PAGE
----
Volunteers will soon begin circulating petitions for a new citizen initiative to make sure every Maine senior and person with a disability in the state has access to care and assistance to let them stay in their home. On Wednesday, campaign leaders, seniors, veterans and home care workers gathered at the home of Artis and John Bernard in South Portland to officially launch the campaign.
“Every day, families across Maine are stuck facing the incredible stress of choosing between spending down their life’s savings on care for aging family members, quitting their job to provide that care themselves, or simply letting family members suffer without the care they need,” said Ben Chin, political engagement director for the Maine People’s Alliance, part of a coalition of senior and public advocacy organizations backing the referendum. “That’s why today we are proud to launch the Senior Care for All ballot measure to guarantee all seniors and Mainers with disabilities have access to in-home care.”
The number of Mainers over age 65 is expected to double by 2030, with tens of thousands more seniors requiring aging services. Medicare and other health and assistance programs currently don’t provide the support needed for many to age at home with dignity.
“You might think that because I’m a vet my care would be covered, but you’d be wrong,” said Skip Worcester, a U.S. Army veteran from Holden. “VA health plans often only cover short-term in-home treatment. Veterans who need long-term help are sent to facilities, often far away from their families. That’s just wrong. They fought for our country and the least we can do is fight to keep them in their own homes.”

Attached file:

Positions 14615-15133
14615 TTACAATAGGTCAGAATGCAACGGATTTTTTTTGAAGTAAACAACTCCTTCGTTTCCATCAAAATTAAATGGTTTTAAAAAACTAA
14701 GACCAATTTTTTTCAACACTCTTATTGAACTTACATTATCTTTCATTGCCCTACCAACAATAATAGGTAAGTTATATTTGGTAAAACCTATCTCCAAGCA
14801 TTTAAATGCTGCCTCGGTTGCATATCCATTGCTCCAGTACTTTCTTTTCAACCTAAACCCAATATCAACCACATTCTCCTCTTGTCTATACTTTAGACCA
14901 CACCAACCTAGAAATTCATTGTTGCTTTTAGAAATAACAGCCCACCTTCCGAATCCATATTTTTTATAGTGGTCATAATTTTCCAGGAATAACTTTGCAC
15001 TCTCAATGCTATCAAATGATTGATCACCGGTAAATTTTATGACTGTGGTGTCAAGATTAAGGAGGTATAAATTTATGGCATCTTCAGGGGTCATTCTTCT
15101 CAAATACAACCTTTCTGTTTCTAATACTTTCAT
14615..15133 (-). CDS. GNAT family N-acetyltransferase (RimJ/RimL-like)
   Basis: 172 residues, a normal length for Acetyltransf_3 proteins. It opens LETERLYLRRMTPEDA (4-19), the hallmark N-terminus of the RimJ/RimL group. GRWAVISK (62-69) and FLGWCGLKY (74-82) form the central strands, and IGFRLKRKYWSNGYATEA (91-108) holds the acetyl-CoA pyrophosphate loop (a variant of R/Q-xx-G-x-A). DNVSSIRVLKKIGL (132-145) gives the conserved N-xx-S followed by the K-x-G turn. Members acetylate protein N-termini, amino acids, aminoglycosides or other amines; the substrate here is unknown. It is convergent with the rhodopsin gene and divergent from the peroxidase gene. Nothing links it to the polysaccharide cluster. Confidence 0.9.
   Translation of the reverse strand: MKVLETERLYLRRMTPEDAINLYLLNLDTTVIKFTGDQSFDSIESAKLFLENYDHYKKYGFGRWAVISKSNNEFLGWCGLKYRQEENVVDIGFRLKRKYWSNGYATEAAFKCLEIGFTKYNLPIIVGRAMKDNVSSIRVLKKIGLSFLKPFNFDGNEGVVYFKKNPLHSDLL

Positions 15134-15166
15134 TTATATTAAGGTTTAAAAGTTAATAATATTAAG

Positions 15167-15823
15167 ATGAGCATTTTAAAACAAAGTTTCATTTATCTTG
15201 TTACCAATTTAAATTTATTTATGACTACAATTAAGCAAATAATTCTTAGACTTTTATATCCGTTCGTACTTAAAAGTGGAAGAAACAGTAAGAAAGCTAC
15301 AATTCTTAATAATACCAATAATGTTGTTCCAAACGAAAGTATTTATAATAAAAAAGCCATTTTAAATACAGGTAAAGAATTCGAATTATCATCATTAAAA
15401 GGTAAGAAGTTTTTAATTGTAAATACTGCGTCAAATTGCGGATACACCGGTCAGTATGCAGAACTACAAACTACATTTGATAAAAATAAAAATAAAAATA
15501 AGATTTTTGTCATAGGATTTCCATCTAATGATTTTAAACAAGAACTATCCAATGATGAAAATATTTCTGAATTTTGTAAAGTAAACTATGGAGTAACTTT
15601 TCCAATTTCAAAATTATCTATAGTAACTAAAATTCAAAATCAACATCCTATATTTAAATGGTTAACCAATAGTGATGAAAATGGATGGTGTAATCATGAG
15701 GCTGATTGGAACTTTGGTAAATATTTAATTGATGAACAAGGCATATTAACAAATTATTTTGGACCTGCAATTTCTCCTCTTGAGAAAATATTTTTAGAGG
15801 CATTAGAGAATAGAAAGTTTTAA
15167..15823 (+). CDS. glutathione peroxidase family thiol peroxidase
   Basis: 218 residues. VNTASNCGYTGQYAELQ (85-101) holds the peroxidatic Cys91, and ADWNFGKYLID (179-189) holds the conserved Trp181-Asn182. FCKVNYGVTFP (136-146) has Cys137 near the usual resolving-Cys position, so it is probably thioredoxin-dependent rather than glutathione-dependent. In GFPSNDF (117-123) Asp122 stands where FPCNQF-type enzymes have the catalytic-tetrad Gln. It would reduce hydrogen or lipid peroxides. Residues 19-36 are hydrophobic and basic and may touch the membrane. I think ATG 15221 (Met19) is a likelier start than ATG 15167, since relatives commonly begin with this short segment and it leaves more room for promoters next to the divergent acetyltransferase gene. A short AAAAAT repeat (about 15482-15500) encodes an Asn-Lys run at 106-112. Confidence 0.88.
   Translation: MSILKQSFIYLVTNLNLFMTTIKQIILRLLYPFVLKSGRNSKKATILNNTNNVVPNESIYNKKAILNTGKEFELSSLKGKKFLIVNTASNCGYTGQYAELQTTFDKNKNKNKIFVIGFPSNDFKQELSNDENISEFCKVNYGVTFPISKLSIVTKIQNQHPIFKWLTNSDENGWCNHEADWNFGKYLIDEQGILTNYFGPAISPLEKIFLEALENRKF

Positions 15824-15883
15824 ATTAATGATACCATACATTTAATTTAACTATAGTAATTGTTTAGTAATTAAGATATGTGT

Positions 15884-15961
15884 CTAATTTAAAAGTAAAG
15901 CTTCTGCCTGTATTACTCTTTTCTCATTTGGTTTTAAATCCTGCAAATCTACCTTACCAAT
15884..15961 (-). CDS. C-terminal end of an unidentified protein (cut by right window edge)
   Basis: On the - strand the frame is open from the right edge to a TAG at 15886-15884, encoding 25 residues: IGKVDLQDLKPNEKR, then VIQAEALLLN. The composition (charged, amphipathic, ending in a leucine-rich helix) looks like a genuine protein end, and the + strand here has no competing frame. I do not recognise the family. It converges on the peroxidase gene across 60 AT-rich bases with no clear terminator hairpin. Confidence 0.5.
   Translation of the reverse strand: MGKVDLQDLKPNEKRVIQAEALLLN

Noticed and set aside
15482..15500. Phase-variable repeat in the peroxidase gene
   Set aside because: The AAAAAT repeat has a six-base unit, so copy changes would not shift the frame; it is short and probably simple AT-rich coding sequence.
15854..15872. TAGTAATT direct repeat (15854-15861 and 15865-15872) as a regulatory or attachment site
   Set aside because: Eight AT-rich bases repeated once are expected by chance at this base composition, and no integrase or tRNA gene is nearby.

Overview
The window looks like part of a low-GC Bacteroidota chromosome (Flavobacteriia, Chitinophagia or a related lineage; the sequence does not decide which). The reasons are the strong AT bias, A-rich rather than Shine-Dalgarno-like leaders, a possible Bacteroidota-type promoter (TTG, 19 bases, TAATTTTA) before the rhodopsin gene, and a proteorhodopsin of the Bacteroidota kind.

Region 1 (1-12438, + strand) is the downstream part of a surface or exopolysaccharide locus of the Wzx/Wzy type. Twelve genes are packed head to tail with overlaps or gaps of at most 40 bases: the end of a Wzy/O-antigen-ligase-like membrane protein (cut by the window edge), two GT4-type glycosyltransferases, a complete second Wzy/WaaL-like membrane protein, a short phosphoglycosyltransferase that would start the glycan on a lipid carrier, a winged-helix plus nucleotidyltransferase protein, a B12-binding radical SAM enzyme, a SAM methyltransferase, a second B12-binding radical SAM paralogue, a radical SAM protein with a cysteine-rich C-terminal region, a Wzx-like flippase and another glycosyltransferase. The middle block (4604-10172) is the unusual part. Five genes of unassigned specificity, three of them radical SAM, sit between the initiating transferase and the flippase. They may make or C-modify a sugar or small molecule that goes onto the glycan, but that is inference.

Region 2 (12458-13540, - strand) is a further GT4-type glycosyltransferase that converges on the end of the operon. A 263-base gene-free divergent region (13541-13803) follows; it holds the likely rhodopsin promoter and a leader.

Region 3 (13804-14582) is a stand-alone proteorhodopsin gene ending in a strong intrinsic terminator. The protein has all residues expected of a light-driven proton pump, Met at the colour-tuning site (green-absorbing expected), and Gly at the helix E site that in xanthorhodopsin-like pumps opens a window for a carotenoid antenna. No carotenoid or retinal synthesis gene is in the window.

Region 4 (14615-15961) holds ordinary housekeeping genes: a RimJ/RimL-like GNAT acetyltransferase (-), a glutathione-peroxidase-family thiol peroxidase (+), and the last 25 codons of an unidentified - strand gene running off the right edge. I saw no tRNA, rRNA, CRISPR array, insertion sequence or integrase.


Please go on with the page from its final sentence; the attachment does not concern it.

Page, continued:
The initiative also tackles the problem of too few home health aides in Maine by increasing wages and training for home care workers and professionalizing home care careers. Currently, most home care workers earn just over minimum wage.
“Right now it’s far too difficult for Maine seniors to get the care they need to stay in their homes and it’s far too difficult for families like mine to make ends meet while doing this vital work,” said Miri Lyons, a home care worker from Boothbay Harbor. “No one should have to go deep into debt to care for a loved one. No one should be sent away because their family can’t afford to help them. And no one should live in poverty while doing the important work of caring for others.”
The referendum proposes to fund access to in-home care through a payroll tax increase of 1.9% from employees and employers on salaries and wages over $127,000 a year. This tax reform partially closes the loophole that allows the wealthy to avoid paying additional Social Security payroll taxes.
“Senior care for all means an end to worrying about not being able to properly care for those who cared for us. Ending that worry is certainly worth making our tax system a little more fair and making sure the wealthy pay a bit more of their share,” said Rachel Phipps, a small business owner and member of the Maine Small Business Coalition.
Kevin Simowitz of Caring Across Generations, a national caregiving advocacy organization, hailed the referendum as a potential “national blueprint” for addressing the needs of changing demographics.
“Maine is the first state to put forward such a bold vision at the ballot that speaks to the desires of families and the changing needs of our aging communities. Caring Across Generations is excited to be a part of this launch, and this campaign to change the way we care,” said Simowitz.
The campaign will need to collect 61,123 signatures by early next year to place the measure on the 2018 ballot.